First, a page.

|US7633033||5 Jan 2005||15 Dec 2009||General Lasertronics Corporation||Color sensing for laser decoating|
|US7800014||1 Sep 2006||21 Sep 2010||General Lasertronics Corporation||Color sensing for laser decoating|
|US8030594||6 Nov 2009||4 Oct 2011||General Lasertronics Corporation||Color sensing for laser decoating|
|US8126302||28 Mar 2007||28 Feb 2012||Novartis Ag||Method and system for correcting an optical beam|
|US8269135||30 Aug 2011||18 Sep 2012||General Lasertronics Corporation||Color sensing for laser decoating|
|US8485708||20 Jan 2012||16 Jul 2013||Alcon Research, Ltd.||Method and system for correcting an optical beam|
|US8536483||21 Mar 2008||17 Sep 2013||General Lasertronics Corporation||Methods for stripping and modifying surfaces with laser-induced ablation|
|US8688401||22 Dec 2011||1 Apr 2014||Alcon Research, Ltd.||Providing consistent output from an endoilluminator system|
|US9370842||5 Jun 2013||21 Jun 2016||General Lasertronics Corporation||Methods for stripping and modifying surfaces with laser-induced ablation|
|US9375807||12 Nov 2013||28 Jun 2016||General Lasertronics Corporation||Color sensing for laser decoating|
|US20030165290 *||21 Oct 2002||4 Sep 2003||Bhagavatula Venkata A.||Optical signal altering lensed apparatus and method of manufacture|
|US20040013358 *||19 Jul 2002||22 Jan 2004||Nai Zhang||Lensed fiber optic coupler|
|US20040057028 *||19 Jun 2003||25 Mar 2004||Euromicron Werkzeuge Gmbh||Projector lens|
|US20040092859 *||24 Jul 2001||13 May 2004||Detlef Schikora||Device for performing acupuncture using laser radiation|
|US20040151431 *||20 Jan 2004||5 Aug 2004||Ljerka Ukrainczyk||Lensed fiber having small form factor and method of making the same|
|US20040254567 *||12 Feb 2004||16 Dec 2004||Holz Frank G.||Surgical method for ablating tissue|
|US20050053331 *||19 Oct 2004||10 Mar 2005||Nai Zhang||Lensed fiber optic coupler|
|US20050150878 *||5 Jan 2005||14 Jul 2005||General Lasertronics Corporation||Color sensing for laser decoating|
|US20060209909 *||2 Mar 2006||21 Sep 2006||Jtekt Corporation||Fiber laser oscillator|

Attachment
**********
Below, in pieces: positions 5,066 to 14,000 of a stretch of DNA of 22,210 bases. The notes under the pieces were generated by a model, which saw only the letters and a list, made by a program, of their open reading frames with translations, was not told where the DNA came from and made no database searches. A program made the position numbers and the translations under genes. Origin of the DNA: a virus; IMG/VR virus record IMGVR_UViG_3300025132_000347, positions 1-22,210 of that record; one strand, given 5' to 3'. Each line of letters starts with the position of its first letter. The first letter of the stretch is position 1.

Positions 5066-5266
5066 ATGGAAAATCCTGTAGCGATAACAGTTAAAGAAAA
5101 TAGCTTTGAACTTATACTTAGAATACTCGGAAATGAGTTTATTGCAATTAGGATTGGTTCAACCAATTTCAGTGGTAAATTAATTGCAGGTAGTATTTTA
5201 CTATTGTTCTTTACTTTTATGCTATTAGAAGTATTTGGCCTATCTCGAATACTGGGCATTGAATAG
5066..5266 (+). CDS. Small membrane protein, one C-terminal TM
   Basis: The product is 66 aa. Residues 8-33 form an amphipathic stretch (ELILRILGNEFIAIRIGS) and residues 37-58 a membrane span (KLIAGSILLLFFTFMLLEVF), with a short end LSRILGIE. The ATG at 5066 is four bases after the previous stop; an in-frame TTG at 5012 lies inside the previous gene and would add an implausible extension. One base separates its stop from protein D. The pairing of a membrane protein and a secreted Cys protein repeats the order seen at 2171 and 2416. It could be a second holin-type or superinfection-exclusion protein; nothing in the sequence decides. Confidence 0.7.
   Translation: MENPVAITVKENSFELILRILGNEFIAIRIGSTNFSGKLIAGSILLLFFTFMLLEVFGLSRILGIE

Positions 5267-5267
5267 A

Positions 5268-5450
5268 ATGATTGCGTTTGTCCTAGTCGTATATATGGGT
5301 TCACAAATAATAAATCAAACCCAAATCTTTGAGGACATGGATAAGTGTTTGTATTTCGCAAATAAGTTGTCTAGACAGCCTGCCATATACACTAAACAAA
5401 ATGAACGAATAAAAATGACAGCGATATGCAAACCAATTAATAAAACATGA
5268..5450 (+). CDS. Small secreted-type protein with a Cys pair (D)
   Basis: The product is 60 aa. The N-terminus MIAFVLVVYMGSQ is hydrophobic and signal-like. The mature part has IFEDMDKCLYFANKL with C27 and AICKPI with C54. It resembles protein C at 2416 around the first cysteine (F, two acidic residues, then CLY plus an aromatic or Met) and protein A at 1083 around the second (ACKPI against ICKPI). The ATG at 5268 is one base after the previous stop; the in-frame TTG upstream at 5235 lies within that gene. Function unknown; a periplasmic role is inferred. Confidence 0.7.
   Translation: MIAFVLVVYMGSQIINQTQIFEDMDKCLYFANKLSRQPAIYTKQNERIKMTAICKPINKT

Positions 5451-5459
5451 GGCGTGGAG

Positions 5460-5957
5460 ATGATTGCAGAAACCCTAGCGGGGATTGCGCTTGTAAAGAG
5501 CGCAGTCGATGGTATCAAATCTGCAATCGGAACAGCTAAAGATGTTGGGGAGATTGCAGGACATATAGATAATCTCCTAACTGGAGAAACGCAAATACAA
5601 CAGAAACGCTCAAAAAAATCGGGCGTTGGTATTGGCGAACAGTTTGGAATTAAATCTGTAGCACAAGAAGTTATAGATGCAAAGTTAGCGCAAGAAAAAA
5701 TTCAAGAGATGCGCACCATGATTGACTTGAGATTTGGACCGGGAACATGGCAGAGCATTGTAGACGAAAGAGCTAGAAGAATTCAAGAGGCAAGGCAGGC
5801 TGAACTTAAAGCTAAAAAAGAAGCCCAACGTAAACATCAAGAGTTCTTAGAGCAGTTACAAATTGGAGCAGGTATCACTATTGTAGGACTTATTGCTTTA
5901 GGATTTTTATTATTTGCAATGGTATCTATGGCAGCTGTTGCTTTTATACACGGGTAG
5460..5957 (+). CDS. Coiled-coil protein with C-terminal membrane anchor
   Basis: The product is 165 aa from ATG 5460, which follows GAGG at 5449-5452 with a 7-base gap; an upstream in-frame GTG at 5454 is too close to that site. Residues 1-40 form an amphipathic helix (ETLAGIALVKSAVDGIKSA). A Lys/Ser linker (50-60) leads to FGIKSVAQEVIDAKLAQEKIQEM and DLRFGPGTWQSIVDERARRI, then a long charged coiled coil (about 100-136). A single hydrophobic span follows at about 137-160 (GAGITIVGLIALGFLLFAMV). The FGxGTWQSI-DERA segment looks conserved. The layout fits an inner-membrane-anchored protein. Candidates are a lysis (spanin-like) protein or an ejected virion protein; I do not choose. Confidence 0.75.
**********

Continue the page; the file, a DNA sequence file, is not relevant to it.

|US20070244527 *||5 Dec 2006||18 Oct 2007||Hitoshi Hatayama||A Treatment Apparatus And a Method of Treatment|
|US20070268720 *||28 Mar 2007||22 Nov 2007||Rowe T S||Method and System for Correcting an Optical Beam|
|US20090007933 *||21 Mar 2008||8 Jan 2009||Thomas James W||Methods for stripping and modifying surfaces with laser-induced ablation|
|US20090008827 *||3 Jul 2008||8 Jan 2009||General Lasertronics Corporation, A Corporation Of The State Of California||Aperture adapters for laser-based coating removal end-effector|
|US20090187170 *||3 Jul 2008||23 Jul 2009||Auld Michael D||Ophthalmic surgery light transmitting apparatus|
|US20100004642 *||29 Jun 2009||7 Jan 2010||Lumpkin Christopher F||Selectively bendable laser fiber for surgical laser probe|
|US20100044357 *||6 Nov 2009||25 Feb 2010||General Lasertronics Corporation||Color sensing for laser decoating|
|US20130236153 *||6 Mar 2012||12 Sep 2013||The Royal Institution For The Advancement Of Learning / Mcgill University||Method of manufacturing optical fibers, tapered optical fibers and devices thereof|
|US20140303442 *||10 Sep 2012||9 Oct 2014||Cleanoscope Inc.||Laparoscopic device|
|DE102011087854A1 *||7 Dec 2011||13 Jun 2013||Jenoptik Laser Gmbh||Lichtleiter mit einer Lichtleitfaser und einem Modenstripper|
|EP0945933A2 *||25 Mar 1999||29 Sep 1999||Hirose Electric Co., Ltd.||Modular jack assembly with indicator|
|EP1170611A2 *||3 Jul 2001||9 Jan 2002||Yazaki Corporation||Sleeve and a manufacturing method thereof|
|EP1703601A1 *||8 Mar 2006||20 Sep 2006||Jtekt Corporation||Fiber laser oscillator|
|WO2004006749A2 *||20 Jun 2003||22 Jan 2004||Synergetics, Inc.||Ophthalmic surgery light transmitting apparatus|
|WO2004006749A3 *||20 Jun 2003||12 May 2005||Synergetics Inc||Ophthalmic surgery light transmitting apparatus|
|WO2005076047A1 *||7 Feb 2005||18 Aug 2005||Matthew Henderson||Optical product with integral terminal part|
|WO2007115034A2 *||28 Mar 2007||11 Oct 2007||Alcon, Inc.||Method and system for correcting an optical beam|
|WO2007115034A3 *||28 Mar 2007||21 Feb 2008||Alcon Inc||Method and system for correcting an optical beam|
|WO2016116448A1 *||19 Jan 2016||28 Jul 2016||Jenoptik Laser Gmbh||Laser arrangement with auxiliary ring|
|U.S. Classification||385/33, 600/182, 385/43, 607/93, 606/7, 600/108, 604/21, 606/15, 607/89|
|International Classification||A61B18/20, A61N5/06, G02B6/42|
|11 Mar 1985||AS||Assignment|
Owner name: SHILEY INCORPORATED 17600 GILLETTE AVE., IRVINE CA
Free format text: ASSIGNMENT OF ASSIGNORS INTEREST.;ASSIGNOR:EDELMAN, WILLIAM;REEL/FRAME:004406/0999
Effective date: 19850212
|19 Jun 1991||FPAY||Fee payment|
Year of fee payment: 4
|6 Jun 1995||FPAY||Fee payment|
Year of fee payment: 8
|28 Sep 1999||REMI||Maintenance fee reminder mailed|
|5 Mar 2000||LAPS||Lapse for failure to pay maintenance fees|
|16 May 2000||FP||Expired due to failure to pay maintenance fee|
Effective date: 20000308